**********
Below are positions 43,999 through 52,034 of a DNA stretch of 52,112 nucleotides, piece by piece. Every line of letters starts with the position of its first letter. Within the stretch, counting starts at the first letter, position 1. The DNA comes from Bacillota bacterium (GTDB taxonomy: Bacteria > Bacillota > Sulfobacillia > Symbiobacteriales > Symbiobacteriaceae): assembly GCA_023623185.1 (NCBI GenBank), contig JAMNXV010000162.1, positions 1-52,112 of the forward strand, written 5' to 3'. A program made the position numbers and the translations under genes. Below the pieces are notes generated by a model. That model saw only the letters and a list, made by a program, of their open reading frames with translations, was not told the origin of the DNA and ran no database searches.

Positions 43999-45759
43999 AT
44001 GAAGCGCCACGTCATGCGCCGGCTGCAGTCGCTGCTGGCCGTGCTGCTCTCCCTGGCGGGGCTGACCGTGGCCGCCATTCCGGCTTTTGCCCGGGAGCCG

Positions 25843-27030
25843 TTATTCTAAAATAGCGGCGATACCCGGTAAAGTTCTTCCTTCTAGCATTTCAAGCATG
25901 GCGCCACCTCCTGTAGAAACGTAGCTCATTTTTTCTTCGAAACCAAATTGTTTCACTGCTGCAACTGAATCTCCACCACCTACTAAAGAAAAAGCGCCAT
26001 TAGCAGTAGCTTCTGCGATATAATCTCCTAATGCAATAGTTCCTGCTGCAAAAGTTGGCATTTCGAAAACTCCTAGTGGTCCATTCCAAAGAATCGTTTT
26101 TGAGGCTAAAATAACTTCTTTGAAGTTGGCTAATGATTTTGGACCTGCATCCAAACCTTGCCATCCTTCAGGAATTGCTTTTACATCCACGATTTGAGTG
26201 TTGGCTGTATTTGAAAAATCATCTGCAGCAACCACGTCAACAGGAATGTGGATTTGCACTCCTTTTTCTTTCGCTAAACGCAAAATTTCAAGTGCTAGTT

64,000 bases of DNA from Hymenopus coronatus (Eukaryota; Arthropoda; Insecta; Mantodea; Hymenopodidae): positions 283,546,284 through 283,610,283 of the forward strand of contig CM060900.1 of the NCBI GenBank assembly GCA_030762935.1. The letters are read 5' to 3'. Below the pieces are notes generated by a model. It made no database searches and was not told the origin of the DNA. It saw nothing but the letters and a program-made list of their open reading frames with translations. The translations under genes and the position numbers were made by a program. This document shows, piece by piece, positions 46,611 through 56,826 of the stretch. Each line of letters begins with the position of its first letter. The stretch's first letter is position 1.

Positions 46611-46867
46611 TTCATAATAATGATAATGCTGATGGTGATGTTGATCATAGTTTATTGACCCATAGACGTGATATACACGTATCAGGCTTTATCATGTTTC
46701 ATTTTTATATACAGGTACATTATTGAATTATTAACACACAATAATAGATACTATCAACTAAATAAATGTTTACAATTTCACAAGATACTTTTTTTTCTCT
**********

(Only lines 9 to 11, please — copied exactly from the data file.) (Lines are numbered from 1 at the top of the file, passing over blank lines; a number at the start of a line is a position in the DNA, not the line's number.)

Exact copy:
26101 TGAGGCTAAAATAACTTCTTTGAAGTTGGCTAATGATTTTGGACCTGCATCCAAACCTTGCCATCCTTCAGGAATTGCTTTTACATCCACGATTTGAGTG
26201 TTGGCTGTATTTGAAAAATCATCTGCAGCAACCACGTCAACAGGAATGTGGATTTGCACTCCTTTTTCTTTCGCTAAACGCAAAATTTCAAGTGCTAGTT

64,000 bases of DNA from Hymenopus coronatus (Eukaryota; Arthropoda; Insecta; Mantodea; Hymenopodidae): positions 283,546,284 through 283,610,283 of the forward strand of contig CM060900.1 of the NCBI GenBank assembly GCA_030762935.1. The letters are read 5' to 3'. Below the pieces are notes generated by a model. It made no database searches and was not told the origin of the DNA. It saw nothing but the letters and a program-made list of their open reading frames with translations. The translations under genes and the position numbers were made by a program. This document shows, piece by piece, positions 46,611 through 56,826 of the stretch. Each line of letters begins with the position of its first letter. The stretch's first letter is position 1.